By Andrew Cohen
Christopher M. Patti dedicated his career to helping University of California and UC Berkeley administrators manage complex legal issues. A nationally recognized leader in higher education law, he was a member of UC’s Office of the General Counsel (OGC) for more than 27 years, and most recently served as Berkeley’s chief campus counsel.
The affable Patti died tragically in a road cycling accident in August 2017 at the age of 59.
To honor his memory, OGC and Berkeley Law have established the Christopher M. Patti Legal Fellowship, which will go to a recent law school graduate interested in public service. Melissa Montenegro, a 2018 Berkeley Law alumna, is the first fellowship recipient. She will work full-time for one year both at OGC and at Berkeley’s Office of Legal Affairs (OLA).
“Melissa’s varied experience and her talents as a law student make her an ideal choice for the inaugural year of the fellowship,’’ Berkeley Law Dean Erwin Chemerinsky and UC General Counsel and Vice President for Legal Affairs Charles F. Robinson said in a joint statement. “Melissa has demonstrated discipline, determination, and a strong commitment to social justice—particularly in making justice more accessible to vulnerable populations and underrepresented minorities. We are thrilled that Melissa will be joining OGC and Berkeley OLA in September.”
Montenegro has worked as a law clerk at the Contra Costa County Public Defender’s Office and at Kazan, McClain, Satterley & Greenwood in Oakland. Previously, she was an AmeriCorps fellow at the Santa Clara County Superior Court Self-Help Center and interned for Judge Katherine Lucero of the Santa Clara County Superior Court’s Juvenile Division.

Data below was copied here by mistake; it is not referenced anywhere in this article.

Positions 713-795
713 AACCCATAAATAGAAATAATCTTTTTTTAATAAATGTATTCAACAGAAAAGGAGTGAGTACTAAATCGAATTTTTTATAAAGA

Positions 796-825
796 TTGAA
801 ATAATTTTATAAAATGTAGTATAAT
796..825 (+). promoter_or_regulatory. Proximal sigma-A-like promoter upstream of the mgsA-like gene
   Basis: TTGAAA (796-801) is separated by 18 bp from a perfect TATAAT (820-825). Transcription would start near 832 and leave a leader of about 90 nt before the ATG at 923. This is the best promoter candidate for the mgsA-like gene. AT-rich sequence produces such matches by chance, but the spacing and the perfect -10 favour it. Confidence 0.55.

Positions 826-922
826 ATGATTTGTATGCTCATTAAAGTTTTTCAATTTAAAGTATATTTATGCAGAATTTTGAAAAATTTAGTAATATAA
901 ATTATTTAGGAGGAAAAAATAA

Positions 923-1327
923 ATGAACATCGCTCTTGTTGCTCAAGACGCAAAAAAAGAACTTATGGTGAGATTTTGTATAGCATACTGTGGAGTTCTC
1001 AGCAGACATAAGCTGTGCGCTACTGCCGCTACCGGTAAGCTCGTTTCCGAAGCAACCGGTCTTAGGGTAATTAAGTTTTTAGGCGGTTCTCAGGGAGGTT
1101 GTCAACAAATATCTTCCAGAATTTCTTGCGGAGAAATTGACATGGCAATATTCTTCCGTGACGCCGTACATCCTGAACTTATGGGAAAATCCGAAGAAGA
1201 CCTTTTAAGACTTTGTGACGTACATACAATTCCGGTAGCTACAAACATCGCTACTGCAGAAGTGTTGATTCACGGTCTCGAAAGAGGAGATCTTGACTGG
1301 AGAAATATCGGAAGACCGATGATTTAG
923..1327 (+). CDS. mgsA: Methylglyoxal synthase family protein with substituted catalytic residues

As a law student, Montenegro worked at the East Bay Community Law Center’s Youth Defender Clinic and was a staff editor for the Berkeley Journal of Entertainment & Sports Law. She was also active in the Women of Berkeley Law, First Generation Professionals, and La Raza Law Students Association.
A strong UC connection
“I’m excited about the wide breath of practice and specialty areas I’ll be exposed to, including constitutional law, contracts, employment, free speech, governance, and affirmative action,” Montenegro says. “Ultimately, the most appealing aspect of my upcoming work is the chance to serve the institution that made all the difference for me.”
The fellowship provides a unique, early opportunity to gain experience in the broad spectrum of issues facing public and nonprofit entities. Montenegro’s work will include legal research, drafting documents, and attending client meetings, hearings, and negotiations.
“I am beyond excited for what the next year has in store for me,” she says.
For UC’s Office of General Counsel, Patti took the lead on several high-profile matters, including a historic securities fraud case against Enron and a decision to open public access to internal Big Tobacco documents that the university had received from an anonymous source.
After joining UC Berkeley as the chief campus counsel in 2010, Patti served three chancellors and was a key member of the administration’s leadership team.
Patti represented the university in an array of complex matters, focusing on academic and student affairs, the First Amendment, and equal protection. A constitutional law expert, he steered litigation to protect the interests of the campus and worked extensively with government agencies, the legislature, community organizations, and the media.
Well-regarded as a knowledgeable, professional, and compassionate colleague, Patti was deeply committed to issues of equity and diversity, including access to higher education for all underrepresented minorities and the advancement of LGBTQ rights.
Patti was struck by a hit-and-run driver in August 2017 while biking in Sonoma County. The campus held a memorial for him the following month.
“From what I’ve heard, Chris was an extraordinary lawyer who had great integrity and wisdom,” Montenegro says. “During my interview, his colleagues described him as a wonderful friend and co-worker. Being the first recipient of this fellowship in his name is an incredible honor. I aim to be as Christopher was—someone who cared about people and about doing the right thing.”